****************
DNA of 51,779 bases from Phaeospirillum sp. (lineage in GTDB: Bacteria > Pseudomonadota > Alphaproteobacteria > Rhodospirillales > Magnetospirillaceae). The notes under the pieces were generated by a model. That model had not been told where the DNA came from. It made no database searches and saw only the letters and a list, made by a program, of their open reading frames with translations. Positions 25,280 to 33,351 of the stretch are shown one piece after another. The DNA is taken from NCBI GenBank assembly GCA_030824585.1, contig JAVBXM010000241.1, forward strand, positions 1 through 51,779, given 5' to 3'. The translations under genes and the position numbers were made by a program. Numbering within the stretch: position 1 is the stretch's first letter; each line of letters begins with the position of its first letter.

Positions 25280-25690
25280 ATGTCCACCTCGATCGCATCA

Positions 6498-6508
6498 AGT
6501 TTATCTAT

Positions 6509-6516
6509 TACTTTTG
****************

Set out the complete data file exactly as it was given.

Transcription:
DNA of 51,779 bases from Phaeospirillum sp. (lineage in GTDB: Bacteria > Pseudomonadota > Alphaproteobacteria > Rhodospirillales > Magnetospirillaceae). The notes under the pieces were generated by a model. That model had not been told where the DNA came from. It made no database searches and saw only the letters and a list, made by a program, of their open reading frames with translations. Positions 25,280 to 33,351 of the stretch are shown one piece after another. The DNA is taken from NCBI GenBank assembly GCA_030824585.1, contig JAVBXM010000241.1, forward strand, positions 1 through 51,779, given 5' to 3'. The translations under genes and the position numbers were made by a program. Numbering within the stretch: position 1 is the stretch's first letter; each line of letters begins with the position of its first letter.

Positions 25280-25690
25280 ATGTCCACCTCGATCGCATCA

Positions 6498-6508
6498 AGT
6501 TTATCTAT

Positions 6509-6516
6509 TACTTTTG